A pot of £60 million to boost production in under-served genres of Public Service Broadcasting on TV and Radio sounds like good news but the DCMS consultation document gives cause for concern to the Nations and Regions.
The Media Policy Group of the Institute of Welsh Affairs made a submission on 3rd March to the Inquiry into the future of S4C which is being held by the Culture, Welsh Language and Communications Committee of the National Assembly of Wales.
This inquiry precedes that expected from the DCMS.
During this year’s Celtic Media Festival in Dungarvan I was on a panel about factual tv. I took immediate issue with the assumption behind the session’s brief – The most prolific and successful genre in the Celtic nations is factual, both in English and in the indigenous languages. Is factual prolific and what is the measure of success? But further, I question the festival’s decision to ignore the biggest challenge to the factual genre – adequate media policy.
PSB Television in a digital world – what’s the recipe for Wales?
On April 6th there was a chance to get Welsh voices on the record at the session for Wales of David Puttnam’s Future of PSB TV Inquiry. The event was hosted by Cardiff University’s School of Journalism, Media and Cultural Studies. This independent inquiry is gathering evidence from around the UK and will report in June.
I spoke for the Institute of Welsh Affairs alongside Angharad Mair (Tinopolis, BAFTA Cymru), Huw Jones (S4C), Rhys Evans (BBC Cymru Wales) and Ian McKenzie (Nations and Regions, Channel 4).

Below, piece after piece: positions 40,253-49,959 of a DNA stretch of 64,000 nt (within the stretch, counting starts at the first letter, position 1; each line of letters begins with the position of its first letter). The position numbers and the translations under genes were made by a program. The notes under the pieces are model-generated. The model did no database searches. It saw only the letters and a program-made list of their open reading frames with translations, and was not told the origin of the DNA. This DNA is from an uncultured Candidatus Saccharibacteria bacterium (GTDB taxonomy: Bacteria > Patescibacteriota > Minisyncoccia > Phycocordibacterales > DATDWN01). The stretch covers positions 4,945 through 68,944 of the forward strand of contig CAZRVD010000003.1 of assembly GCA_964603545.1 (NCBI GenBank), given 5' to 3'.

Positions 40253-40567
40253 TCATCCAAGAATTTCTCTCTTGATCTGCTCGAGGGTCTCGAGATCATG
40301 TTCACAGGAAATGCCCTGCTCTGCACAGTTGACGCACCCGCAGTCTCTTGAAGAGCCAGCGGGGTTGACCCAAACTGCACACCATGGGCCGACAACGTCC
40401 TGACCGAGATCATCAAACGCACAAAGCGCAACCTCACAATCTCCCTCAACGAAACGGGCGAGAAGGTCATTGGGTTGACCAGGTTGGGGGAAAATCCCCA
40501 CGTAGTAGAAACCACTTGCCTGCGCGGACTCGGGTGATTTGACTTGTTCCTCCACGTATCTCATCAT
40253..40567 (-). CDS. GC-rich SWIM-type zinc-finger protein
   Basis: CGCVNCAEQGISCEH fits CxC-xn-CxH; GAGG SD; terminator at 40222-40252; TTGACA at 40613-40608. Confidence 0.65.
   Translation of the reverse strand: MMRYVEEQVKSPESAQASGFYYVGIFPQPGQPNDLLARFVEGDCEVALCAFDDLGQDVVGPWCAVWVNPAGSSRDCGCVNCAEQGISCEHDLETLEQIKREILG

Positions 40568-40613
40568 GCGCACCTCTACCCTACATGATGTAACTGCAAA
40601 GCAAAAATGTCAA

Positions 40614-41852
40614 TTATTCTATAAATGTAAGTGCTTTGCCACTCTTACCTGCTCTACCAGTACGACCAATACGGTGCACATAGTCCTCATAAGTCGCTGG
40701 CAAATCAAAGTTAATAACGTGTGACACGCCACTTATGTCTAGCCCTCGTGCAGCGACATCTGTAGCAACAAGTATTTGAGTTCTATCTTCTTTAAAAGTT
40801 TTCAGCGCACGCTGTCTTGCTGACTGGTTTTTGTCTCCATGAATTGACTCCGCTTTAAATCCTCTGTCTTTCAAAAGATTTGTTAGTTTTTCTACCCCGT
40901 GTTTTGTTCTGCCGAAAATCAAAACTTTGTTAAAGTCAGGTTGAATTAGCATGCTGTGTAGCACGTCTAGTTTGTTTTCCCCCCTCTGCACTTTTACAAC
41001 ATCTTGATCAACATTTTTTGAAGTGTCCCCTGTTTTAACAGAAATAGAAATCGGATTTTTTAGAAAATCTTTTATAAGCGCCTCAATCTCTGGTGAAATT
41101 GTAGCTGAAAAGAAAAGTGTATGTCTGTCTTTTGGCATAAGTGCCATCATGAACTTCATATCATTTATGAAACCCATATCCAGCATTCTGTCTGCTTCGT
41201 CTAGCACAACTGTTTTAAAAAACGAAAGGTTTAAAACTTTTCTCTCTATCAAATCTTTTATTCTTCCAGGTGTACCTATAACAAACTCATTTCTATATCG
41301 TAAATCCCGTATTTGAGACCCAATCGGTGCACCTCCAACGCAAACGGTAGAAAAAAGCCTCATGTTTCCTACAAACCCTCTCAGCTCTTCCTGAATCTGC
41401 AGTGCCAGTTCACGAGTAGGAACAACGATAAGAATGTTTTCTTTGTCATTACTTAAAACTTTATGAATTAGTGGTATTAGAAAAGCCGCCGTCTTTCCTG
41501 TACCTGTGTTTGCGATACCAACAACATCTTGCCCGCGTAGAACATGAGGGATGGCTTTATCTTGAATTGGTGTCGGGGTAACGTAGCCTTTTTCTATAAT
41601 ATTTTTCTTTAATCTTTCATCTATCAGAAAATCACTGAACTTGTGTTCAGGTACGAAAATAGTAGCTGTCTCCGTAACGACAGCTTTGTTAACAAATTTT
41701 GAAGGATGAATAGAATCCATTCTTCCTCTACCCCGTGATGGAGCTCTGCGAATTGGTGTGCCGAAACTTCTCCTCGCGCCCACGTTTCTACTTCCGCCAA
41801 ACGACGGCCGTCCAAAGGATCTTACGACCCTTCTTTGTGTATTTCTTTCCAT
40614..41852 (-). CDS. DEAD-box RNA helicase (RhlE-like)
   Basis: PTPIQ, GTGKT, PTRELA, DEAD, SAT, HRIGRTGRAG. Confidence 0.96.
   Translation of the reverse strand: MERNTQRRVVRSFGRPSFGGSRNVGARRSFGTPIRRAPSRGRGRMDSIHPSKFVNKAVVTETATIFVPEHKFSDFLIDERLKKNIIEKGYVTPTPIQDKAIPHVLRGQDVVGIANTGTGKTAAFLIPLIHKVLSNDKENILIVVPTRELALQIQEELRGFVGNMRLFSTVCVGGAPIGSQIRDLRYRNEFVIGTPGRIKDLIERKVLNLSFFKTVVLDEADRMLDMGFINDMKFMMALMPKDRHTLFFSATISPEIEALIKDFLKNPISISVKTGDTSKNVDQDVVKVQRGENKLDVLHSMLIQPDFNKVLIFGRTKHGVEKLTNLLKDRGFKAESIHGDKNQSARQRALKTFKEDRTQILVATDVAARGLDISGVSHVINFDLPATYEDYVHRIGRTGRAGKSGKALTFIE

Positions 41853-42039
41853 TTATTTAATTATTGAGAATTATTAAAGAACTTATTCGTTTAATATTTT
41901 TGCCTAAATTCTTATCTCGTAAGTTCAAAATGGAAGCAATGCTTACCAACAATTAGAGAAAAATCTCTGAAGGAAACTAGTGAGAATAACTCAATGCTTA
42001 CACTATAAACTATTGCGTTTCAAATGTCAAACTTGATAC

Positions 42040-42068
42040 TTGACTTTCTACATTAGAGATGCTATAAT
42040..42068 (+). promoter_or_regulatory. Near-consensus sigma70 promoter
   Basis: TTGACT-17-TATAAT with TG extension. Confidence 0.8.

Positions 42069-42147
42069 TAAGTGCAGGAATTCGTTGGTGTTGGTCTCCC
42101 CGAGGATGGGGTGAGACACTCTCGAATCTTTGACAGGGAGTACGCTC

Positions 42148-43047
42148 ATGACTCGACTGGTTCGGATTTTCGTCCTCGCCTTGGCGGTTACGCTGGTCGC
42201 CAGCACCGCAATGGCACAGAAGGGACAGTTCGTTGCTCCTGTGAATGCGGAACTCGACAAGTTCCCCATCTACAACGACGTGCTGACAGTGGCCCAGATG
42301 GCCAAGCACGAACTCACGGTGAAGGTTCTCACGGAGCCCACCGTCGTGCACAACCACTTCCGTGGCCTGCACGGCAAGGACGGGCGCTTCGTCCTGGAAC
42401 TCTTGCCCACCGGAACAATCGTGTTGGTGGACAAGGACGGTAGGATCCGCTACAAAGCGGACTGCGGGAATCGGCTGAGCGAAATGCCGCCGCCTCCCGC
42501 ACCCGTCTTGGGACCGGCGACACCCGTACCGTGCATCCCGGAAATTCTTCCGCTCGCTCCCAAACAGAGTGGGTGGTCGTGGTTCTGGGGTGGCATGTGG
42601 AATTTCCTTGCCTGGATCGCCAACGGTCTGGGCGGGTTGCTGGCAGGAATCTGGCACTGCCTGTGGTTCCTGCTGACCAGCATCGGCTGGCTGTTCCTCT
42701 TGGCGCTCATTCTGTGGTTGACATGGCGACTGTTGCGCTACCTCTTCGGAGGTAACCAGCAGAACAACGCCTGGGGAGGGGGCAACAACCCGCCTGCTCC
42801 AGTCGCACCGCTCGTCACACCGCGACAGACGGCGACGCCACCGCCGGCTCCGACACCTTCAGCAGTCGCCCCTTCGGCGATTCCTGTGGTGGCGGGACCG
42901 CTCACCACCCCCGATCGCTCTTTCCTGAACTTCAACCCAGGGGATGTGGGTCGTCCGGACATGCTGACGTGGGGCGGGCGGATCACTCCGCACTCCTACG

“The Inquiry has been set up to consider the nature, purpose and place of public service television today and for the future. It aims to address how public service content can be most effectively nurtured taking into consideration a range of services, platforms and funding models.Continue reading Future of PSB TV Inquiry – Wales→
Another fascinating group of people on my workshop for academics about involvement in tv documentary on 1st March.
This three-hour session for Cardiff University Graduate College covers what an academic needs to know about how tv documentary gets developed, commissioned and made and how academics can contribute successfully and enjoyably. Universities commonly offer training in how to engage with news via sound-bites but seldom on what it means to be involved in long-form output or series.
On the day of the IWA’s Cardiff Media Summit I fronted an analysis of the challenges facing broadcasting in Wales shown on The Wales Report BBC One Wales ahead of Huw Edwards’s interview with BBC Director of Strategy, James Purnell.
“This is the story I want to focus on this evening.” said Tony Hall, Director General of the BBC in a speech given to Cardiff Business Club on Monday 23rd November. “The BBC as a home for distinctive quality and creativity, supporting the best talent and brightest ambition – a driving force behind the UK’s extraordinary global competitiveness in the creative industries.”
How big is ‘small’ in terms of a nation? And to what extent should size determine the value of a culture? Or should cultural value be kept separate from political clout? These questions matter increasingly in many arenas but on 16th November I spent a day at the first of three University of South Wales workshops with people who address them in terms of tv. It was fascinating and inspiring.
I loved the trailer we were shown by the producer of Norskov, a new Nordic detective story set in a fictional regional town in Denmark. A cheerful character addresses a huge, jovial crowd: ” Some people say Norskov’s out on the edge. I guess they don’t know the world’s round!” Roars of approval.